In the midst of the clash of capitalism, republicanism and socialism, mid-19th century France doesn’t look pretty.
“Vive Napoleon, vive le saucisson!” summarizes the sentiment of chaos in a book by Karl Marx. Long live Napoleon, long live the sausage!
Lounging next to a vintage Cram’s Imperial World Globe in the great room of Boxcar Books, Adam Scouten shuts his worn copy of Marx’s “Class Struggles in France, 1848-1850.”
“We are left with a series that is bound to explode,” he said.
For two years, the Bloomington Marxist Reading Group has discussed the political ideology that has ignited debate since its articulation on the page.
Every Friday at 6 p.m., the group delves into Marxist texts and works of tangential philosophies considered salient to this modern day.
While discussion group size leans on the smaller side — typically a gathering of three or four — the group has found a steady niche at IU, Scouten said.
He is a founding member and IU alumnus. He got a response for the group right away after putting up fliers around campus before the first meeting.
The group has been regularly visited by undergraduates, graduate students and faculty, Scouten said.
He expressed appreciation for when the gamut of University affiliates are in attendance.
“You definitely get more perspective,” Scouten said. “It’s interesting to see the whole spectrum of people come together and talk about these things.”
Additionally, the group noted its mission to make the readings understandable to its members.
“I feel like we strive toward penetrating the academic thickness and making it more accessible,” said Nodet Darka, a longtime member and IU alumna. “It’s dense stuff for sure.”
Darka also emphasized the importance of the group’s conversation element.
Marxism is often misinterpreted as a set of laws or rules, rather than what it actually is — an intellectual practice — she said.
“So, in order to get something out of it, you’ve got to engage with things on levels beyond just reading them,” Darka said. “You can’t just memorize what’s in the book and say, ‘Huh, makes sense,’ and just spout that off later.”
Luke Rylander, a graduate student of Germanic studies at the University, spoke in agreement.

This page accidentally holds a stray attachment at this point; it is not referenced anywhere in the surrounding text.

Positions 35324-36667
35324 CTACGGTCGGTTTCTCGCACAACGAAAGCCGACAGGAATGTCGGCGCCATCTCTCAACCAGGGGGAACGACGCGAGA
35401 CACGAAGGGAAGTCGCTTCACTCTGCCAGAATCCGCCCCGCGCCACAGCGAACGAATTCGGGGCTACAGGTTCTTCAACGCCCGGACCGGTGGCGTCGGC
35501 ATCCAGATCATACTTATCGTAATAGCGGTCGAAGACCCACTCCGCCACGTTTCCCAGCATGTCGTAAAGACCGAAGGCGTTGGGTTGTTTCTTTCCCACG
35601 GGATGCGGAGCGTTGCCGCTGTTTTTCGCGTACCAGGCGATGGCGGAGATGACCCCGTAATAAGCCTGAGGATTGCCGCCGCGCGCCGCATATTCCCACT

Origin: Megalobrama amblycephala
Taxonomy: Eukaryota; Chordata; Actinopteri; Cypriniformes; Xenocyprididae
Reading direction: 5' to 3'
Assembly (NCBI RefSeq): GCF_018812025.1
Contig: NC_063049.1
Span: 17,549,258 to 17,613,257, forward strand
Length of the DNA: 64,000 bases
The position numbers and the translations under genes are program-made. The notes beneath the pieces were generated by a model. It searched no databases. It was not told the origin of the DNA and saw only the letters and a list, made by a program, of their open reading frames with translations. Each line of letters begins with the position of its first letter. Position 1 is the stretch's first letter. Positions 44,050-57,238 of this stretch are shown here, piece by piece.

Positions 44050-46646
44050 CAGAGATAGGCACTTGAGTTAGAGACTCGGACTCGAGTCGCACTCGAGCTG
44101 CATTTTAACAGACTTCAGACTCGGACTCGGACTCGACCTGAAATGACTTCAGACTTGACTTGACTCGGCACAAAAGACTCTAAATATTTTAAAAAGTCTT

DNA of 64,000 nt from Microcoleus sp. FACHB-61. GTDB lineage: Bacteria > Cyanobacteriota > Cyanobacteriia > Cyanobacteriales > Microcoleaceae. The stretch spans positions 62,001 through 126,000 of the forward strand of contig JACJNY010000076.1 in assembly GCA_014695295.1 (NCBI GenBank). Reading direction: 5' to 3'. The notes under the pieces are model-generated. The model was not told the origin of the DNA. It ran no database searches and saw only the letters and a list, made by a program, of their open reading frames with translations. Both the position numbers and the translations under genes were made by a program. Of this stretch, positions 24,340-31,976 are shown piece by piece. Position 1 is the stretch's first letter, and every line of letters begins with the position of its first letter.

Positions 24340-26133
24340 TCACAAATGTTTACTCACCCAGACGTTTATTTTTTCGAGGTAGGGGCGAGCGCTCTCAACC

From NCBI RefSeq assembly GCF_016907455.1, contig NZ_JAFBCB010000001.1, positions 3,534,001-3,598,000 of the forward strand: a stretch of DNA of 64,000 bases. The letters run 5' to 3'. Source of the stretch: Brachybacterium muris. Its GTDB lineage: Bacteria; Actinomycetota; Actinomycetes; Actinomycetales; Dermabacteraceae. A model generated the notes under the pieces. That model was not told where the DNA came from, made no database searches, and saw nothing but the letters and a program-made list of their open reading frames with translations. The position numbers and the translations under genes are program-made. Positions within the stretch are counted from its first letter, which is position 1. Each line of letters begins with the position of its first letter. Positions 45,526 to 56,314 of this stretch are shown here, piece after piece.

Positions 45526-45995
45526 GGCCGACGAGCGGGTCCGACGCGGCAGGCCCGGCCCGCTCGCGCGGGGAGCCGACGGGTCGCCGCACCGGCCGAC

“There’s this coming into being of ideas that aren’t present in just reading them. They take shape as you discuss them,” he said.
The group hopes to soon read “Capital: Critique of Political Economy,” Marx’s fundamental volume set.
Scouten said that while he would classify “Capital” as essential to understanding socialist theory, checking off books in the ideology’s canon isn’t enough to fully comprehend the concepts.
“I think you definitely have to go beyond ‘Capital’ to grasp the whole of the school of thought,” Scouten said. “So I would say that text is essential, but not the only one.”
As with the other readings, the group would get the most out of them during discussion.
“I’d like to tackle ‘Capital’ collectively,” Rylander said. “I suppose you could take that both ways.”
The group draws parallels to contemporary events during discussion every session.
“We’re in a situation now where in France, you have workers revolting against the Socialist Party,” Scouten said.
According to a BBC News article published June 23, such protests were the result of opposition to a labor law reform bill.
The bill would give employers greater ability to boost working hours as well as hire and fire.
“Having the Marxist analysis to understand the difference between what a political party calls itself and what its actual interests are is really important in understanding something like that,” Scouten said.
The group said it thinks Marxism is still prevalent in today’s society, although it never really wasn’t in the first place.
“A core principle of Marxism is that ideas and theory are determined by history and historical conditions,” Darka said.
She said unless contention ceases between ideologies, debate will continue. Scouten agrees.
“I definitely think that the Marxist analysis is as essential now as it ever was and will be the case as long as there is capitalism,” he said.